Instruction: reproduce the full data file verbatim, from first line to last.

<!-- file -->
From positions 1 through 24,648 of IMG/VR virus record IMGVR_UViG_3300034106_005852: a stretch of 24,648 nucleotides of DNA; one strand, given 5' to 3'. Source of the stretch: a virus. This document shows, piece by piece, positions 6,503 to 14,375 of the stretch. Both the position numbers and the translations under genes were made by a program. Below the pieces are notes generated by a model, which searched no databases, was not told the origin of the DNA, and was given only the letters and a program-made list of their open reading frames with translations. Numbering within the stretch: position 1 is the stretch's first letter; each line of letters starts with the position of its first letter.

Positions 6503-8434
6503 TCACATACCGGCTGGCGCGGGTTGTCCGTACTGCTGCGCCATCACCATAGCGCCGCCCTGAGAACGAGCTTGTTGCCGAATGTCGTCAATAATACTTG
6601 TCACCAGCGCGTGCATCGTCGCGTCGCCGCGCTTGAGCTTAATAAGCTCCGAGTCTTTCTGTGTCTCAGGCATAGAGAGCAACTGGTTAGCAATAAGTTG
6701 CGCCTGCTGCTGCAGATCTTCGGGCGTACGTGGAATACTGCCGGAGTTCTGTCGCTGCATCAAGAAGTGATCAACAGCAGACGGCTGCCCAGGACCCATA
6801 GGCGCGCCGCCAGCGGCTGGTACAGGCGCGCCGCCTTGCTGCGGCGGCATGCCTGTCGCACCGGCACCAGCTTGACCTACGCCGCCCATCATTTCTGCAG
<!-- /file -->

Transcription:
From positions 1 through 24,648 of IMG/VR virus record IMGVR_UViG_3300034106_005852: a stretch of 24,648 nucleotides of DNA; one strand, given 5' to 3'. Source of the stretch: a virus. This document shows, piece by piece, positions 6,503 to 14,375 of the stretch. Both the position numbers and the translations under genes were made by a program. Below the pieces are notes generated by a model, which searched no databases, was not told the origin of the DNA, and was given only the letters and a program-made list of their open reading frames with translations. Numbering within the stretch: position 1 is the stretch's first letter; each line of letters starts with the position of its first letter.

Positions 6503-8434
6503 TCACATACCGGCTGGCGCGGGTTGTCCGTACTGCTGCGCCATCACCATAGCGCCGCCCTGAGAACGAGCTTGTTGCCGAATGTCGTCAATAATACTTG
6601 TCACCAGCGCGTGCATCGTCGCGTCGCCGCGCTTGAGCTTAATAAGCTCCGAGTCTTTCTGTGTCTCAGGCATAGAGAGCAACTGGTTAGCAATAAGTTG
6701 CGCCTGCTGCTGCAGATCTTCGGGCGTACGTGGAATACTGCCGGAGTTCTGTCGCTGCATCAAGAAGTGATCAACAGCAGACGGCTGCCCAGGACCCATA
6801 GGCGCGCCGCCAGCGGCTGGTACAGGCGCGCCGCCTTGCTGCGGCGGCATGCCTGTCGCACCGGCACCAGCTTGACCTACGCCGCCCATCATTTCTGCAG